«Smarter learning in the future»




Rob Koper


Digital technologies are used more and more in higher education; however, the system of higher education has changed to a lesser extent. In this keynote I will explore how new technologies could help to learn better and faster in the future without the inflexibilities of the current higher educational systems. I will explore answers to discussions on questions like:

  • 1) What do future learners actually need to learn and why? Issues: factual knowledge can be found easily on demand; more and more tasks can be performed better by computers & robots.
  • 2) How do learners learn? Issues: can we learn in a more personalised way and in our own tempo, without losing the social aspect of learning, how can be better connect to interests and pre-knowledge? How can we learn faster?
  • 3) Where do learners learn? Issues: schools, universities, at home, at work, what is the importance of face-to-face contacts in higher education?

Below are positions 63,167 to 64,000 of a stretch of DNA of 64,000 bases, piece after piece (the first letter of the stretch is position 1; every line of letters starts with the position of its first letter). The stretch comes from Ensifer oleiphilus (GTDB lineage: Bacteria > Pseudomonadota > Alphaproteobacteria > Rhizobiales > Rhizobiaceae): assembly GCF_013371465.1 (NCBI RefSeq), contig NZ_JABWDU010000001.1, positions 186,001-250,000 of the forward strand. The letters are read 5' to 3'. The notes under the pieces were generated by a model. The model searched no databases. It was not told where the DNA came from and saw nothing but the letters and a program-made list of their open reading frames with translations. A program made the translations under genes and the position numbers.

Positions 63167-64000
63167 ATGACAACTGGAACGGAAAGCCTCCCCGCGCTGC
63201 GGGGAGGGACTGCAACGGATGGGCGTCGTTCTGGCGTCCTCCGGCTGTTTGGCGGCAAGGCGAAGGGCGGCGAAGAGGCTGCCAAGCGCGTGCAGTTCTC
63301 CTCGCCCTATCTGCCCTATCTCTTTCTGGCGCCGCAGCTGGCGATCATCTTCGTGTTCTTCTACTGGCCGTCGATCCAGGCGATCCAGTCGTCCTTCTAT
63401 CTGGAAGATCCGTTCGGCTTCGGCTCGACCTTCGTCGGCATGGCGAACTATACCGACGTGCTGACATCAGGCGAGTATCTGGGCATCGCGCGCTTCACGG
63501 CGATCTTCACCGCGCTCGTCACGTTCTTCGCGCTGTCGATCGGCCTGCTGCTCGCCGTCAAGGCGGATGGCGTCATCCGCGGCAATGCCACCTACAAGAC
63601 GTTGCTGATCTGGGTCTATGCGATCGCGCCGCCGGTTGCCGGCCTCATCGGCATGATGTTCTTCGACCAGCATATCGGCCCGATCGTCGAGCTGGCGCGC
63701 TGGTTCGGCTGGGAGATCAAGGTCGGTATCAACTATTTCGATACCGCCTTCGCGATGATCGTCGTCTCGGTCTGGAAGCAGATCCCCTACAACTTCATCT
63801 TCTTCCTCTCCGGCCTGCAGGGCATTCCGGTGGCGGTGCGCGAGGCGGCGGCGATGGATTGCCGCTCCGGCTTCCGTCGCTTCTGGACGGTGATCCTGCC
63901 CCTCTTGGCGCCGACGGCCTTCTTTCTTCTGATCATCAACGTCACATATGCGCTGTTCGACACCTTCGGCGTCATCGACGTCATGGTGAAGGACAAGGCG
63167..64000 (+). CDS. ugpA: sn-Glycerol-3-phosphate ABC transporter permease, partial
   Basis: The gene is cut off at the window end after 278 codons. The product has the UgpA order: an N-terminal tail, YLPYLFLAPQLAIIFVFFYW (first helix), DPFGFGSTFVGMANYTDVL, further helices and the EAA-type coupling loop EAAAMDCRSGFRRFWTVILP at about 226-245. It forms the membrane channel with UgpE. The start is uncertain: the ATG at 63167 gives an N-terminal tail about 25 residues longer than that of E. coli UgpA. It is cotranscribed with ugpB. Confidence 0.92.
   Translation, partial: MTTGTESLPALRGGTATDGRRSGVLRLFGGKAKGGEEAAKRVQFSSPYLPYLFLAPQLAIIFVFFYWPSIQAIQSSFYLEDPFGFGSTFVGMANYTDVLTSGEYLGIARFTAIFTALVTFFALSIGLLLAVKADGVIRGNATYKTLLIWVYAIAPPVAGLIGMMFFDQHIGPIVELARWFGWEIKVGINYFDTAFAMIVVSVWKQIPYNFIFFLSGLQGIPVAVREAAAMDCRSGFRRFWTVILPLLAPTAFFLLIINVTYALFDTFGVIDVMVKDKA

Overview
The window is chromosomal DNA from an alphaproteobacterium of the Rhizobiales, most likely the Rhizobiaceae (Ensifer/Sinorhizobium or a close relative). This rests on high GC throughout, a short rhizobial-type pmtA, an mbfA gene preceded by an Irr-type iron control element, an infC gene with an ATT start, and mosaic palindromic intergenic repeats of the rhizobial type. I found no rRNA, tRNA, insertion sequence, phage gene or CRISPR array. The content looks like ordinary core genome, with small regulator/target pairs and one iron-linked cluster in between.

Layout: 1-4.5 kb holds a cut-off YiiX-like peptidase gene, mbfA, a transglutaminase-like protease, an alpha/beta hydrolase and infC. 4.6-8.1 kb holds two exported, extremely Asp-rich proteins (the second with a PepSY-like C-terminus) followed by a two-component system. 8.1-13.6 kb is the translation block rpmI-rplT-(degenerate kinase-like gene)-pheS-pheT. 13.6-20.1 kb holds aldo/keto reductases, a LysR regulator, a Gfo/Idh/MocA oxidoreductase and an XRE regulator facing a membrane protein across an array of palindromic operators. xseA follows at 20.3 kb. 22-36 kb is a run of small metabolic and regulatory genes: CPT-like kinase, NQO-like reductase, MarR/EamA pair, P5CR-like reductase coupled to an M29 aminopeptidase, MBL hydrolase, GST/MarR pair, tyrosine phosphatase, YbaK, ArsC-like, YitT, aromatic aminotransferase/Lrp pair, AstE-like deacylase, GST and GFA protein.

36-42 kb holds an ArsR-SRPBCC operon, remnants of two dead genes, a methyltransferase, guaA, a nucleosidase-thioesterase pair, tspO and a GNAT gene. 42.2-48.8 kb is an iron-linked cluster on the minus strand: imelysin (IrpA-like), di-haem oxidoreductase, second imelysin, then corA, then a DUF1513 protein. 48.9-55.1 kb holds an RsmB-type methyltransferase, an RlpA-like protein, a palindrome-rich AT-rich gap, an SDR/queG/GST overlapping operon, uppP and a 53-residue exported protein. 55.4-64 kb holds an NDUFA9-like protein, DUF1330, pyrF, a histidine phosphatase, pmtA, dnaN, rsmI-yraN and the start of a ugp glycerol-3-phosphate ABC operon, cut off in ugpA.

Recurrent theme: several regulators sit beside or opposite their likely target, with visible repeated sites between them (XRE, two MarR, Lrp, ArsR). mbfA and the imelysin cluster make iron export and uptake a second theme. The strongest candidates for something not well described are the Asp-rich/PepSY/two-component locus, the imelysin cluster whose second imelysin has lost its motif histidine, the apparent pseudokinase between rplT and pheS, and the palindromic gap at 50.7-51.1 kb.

• 4) When do future learners learn? Issues: is it really needed to learn a couple of years in isolation before starting to work.


Author's Biography

Rob Koper 

Rob Koper is a distinguished (university) professor at the Open University of the Netherlands with a specific focus on the innovation of (higher) education. He has been leading many different large-scale innovation projects in online and distance education, including the development of different generations of the digital learning environment of the Open University of the Netherlands. The last years he is focused on the design of a next generation smart(er) learning environments that go beyond the current generations. In his personal research he is interested in the social and cognitive aspects of human learning, the effective use of ICTs to support human learning and the improvement of educational institutions to facilitate better teaching and learning. Furthermore, he is active in various committees for the quality assessment of higher education in the Netherlands and abroad. He has written more than four hundred scientific contributions in journals and books, and has developed many different ICT systems to support learning and teaching.

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